RATE HIKES. Like the airlines, campground operators are slowly catching on to little extras such as a hefty fee for a change or cancellation of your reservation. (It’s $25 at one site). “Wi-Fi available” is code for “at extra charge”. You may pay extra for a poolside campsite, more than two or four in your family, holiday weekends or weekends in general, more than one pet, 50 amp service versus 30 camp and so on.
FIRE RULES can change daily depending on conditions.
FIRE WOOD may not be allowed to be brought in. This protects forests from foreign insects and diseases that come in with campers. You may be required to buy fire wood at the campground.
PHONE RECEPTION These days, cell phone coverage is so good, most of us forget that there are still areas of the United States and Canada that have no or limited phone reception. If you're going to a wilderness or thinly populated region, it's always wise to ask, "Will I have phone coverage there for (name your provider, e.g. Verizon, T-Mobile, ATandT.)? If not, is there a land line pay phone you can use?
OPENING DATES for a new camping resort or older campgrounds after a major renovation are sometimes too optimistic. I’ve attended openings where the campground was open but not ready for prime time. Resorts often have "soft" or staggered openings starting with rock bottom basics. Call the campground directly to make sure all facilities are as promised. If they admit that some major features aren’t ready, such as the golf course, tennis courts or spa, ask if reduced rates apply.
GETTING THERE may not be the way you planned. If the campground is in a wilderness area, ask to see if all routes are open. Roads could be closed for snow, floods, fire, rock slides.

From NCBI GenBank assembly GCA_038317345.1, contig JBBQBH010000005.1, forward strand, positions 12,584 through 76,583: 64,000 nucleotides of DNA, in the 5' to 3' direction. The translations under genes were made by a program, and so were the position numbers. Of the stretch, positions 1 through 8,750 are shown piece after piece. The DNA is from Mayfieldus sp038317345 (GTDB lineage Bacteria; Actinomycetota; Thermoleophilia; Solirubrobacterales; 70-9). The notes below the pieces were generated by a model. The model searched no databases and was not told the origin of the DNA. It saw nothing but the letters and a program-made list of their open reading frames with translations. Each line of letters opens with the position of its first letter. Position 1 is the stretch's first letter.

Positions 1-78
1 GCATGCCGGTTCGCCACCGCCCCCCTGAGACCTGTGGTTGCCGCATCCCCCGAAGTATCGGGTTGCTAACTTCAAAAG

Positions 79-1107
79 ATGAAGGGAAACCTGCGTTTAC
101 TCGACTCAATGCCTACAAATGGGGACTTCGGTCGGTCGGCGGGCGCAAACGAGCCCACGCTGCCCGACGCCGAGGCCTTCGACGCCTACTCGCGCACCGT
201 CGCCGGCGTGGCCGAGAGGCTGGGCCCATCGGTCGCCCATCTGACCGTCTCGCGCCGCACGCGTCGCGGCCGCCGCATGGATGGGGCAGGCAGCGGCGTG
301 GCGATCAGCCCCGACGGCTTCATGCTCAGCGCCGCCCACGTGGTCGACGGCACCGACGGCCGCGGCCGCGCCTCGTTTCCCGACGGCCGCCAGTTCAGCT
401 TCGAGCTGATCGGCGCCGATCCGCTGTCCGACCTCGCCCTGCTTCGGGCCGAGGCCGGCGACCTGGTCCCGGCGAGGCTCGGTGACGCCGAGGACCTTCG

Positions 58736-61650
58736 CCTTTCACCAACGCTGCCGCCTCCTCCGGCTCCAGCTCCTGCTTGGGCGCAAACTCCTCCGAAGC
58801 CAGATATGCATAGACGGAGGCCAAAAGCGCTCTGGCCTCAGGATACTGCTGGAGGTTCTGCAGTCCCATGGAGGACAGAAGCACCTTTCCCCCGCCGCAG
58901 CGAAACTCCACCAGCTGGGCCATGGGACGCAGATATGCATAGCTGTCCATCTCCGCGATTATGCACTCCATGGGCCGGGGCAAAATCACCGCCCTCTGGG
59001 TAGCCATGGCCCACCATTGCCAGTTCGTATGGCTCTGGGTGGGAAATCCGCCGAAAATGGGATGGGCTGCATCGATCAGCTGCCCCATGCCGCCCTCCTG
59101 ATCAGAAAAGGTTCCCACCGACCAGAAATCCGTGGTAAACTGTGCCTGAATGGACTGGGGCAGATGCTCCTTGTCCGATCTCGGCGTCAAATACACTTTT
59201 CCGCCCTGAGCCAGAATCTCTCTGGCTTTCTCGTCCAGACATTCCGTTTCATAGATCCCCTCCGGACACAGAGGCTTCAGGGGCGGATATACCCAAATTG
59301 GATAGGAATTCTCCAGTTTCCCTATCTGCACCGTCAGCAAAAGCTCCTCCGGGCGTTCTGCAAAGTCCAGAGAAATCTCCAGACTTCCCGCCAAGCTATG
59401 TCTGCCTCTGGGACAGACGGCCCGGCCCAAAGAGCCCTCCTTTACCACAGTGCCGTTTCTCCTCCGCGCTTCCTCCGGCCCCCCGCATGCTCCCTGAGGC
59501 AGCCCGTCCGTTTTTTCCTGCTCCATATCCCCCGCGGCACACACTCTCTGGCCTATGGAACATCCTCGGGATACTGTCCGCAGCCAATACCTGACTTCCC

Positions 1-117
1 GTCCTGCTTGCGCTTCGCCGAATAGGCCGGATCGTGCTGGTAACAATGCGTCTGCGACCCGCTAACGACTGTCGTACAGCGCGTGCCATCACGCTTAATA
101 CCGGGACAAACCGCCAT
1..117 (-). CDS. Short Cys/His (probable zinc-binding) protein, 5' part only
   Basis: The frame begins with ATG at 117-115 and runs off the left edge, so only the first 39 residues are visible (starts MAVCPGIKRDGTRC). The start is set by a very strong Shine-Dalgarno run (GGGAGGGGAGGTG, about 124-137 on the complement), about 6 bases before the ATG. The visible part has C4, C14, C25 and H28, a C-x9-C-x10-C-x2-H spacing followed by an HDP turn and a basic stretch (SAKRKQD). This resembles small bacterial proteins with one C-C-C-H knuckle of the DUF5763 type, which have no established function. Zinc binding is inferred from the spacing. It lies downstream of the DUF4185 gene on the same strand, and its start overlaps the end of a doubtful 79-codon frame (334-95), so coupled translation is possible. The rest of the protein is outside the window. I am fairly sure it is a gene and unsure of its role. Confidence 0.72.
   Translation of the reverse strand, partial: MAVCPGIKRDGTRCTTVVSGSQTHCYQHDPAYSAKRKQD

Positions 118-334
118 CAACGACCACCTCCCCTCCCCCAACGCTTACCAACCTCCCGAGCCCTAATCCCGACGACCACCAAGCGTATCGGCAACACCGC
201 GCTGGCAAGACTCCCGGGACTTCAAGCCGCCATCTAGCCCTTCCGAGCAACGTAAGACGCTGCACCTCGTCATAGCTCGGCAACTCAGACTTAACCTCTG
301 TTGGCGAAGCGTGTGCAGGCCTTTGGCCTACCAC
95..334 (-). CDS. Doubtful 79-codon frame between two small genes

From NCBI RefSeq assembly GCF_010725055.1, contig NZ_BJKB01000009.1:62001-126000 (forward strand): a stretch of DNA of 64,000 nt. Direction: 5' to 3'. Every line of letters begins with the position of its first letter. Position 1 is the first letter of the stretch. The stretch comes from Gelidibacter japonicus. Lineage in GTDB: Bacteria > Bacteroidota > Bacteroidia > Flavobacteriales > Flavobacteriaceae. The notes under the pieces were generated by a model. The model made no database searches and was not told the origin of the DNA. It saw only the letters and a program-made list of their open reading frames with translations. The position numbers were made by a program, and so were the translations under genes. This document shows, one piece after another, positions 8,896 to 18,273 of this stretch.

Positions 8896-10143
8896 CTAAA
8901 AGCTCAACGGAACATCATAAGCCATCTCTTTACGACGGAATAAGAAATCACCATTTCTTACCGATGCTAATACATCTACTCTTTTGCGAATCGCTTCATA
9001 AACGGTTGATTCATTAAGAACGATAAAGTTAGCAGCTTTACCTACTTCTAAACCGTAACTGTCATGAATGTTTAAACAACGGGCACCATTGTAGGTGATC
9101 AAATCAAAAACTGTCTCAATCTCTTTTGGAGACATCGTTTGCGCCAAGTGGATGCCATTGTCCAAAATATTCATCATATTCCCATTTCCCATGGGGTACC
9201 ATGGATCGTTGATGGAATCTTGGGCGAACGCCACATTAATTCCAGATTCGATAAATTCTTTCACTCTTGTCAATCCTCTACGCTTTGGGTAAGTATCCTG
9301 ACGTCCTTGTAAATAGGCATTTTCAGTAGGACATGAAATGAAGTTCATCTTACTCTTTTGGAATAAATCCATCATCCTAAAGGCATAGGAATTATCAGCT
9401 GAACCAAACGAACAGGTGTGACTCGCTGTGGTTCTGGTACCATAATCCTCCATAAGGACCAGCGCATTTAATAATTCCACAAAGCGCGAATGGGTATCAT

QUIET HOURS may not be long enough or quiet enough for the wilderness experience you had in mind. If a site has no electric hookups and a generator is allowed, you listen to noise and breathe exhaust. And may heaven protect us from those campers who prefer boom boxes to bird song.
LIMITED STAY. Some reservations require a minimum stay of two or three nights. Some memberships limited stays to only a few nights and most government campgrounds limit stays to two weeks or less.
Save space. Add wall clocks anywhere in the RV, even on a door, using your own art work, wood work, photo, ceramics or child's drawing and this tiny, inexpensive battery-op clock works.
If you’re serious about going full-timing, start with my bookLiving Aboard Your RV, 4th Edition but don’t stop there. Look at full-timing it from many angles and many different personal experiences. Ours was a small RV and shoestring budget. We were in our 30's and were building a career in travel writing.
Others who write books on full-timing have a large nest egg, or a large motorhome with mortgage, or are retired, or are raising kids on the go, or have different goals, incomes, challenges, preferences. Read ‘em all.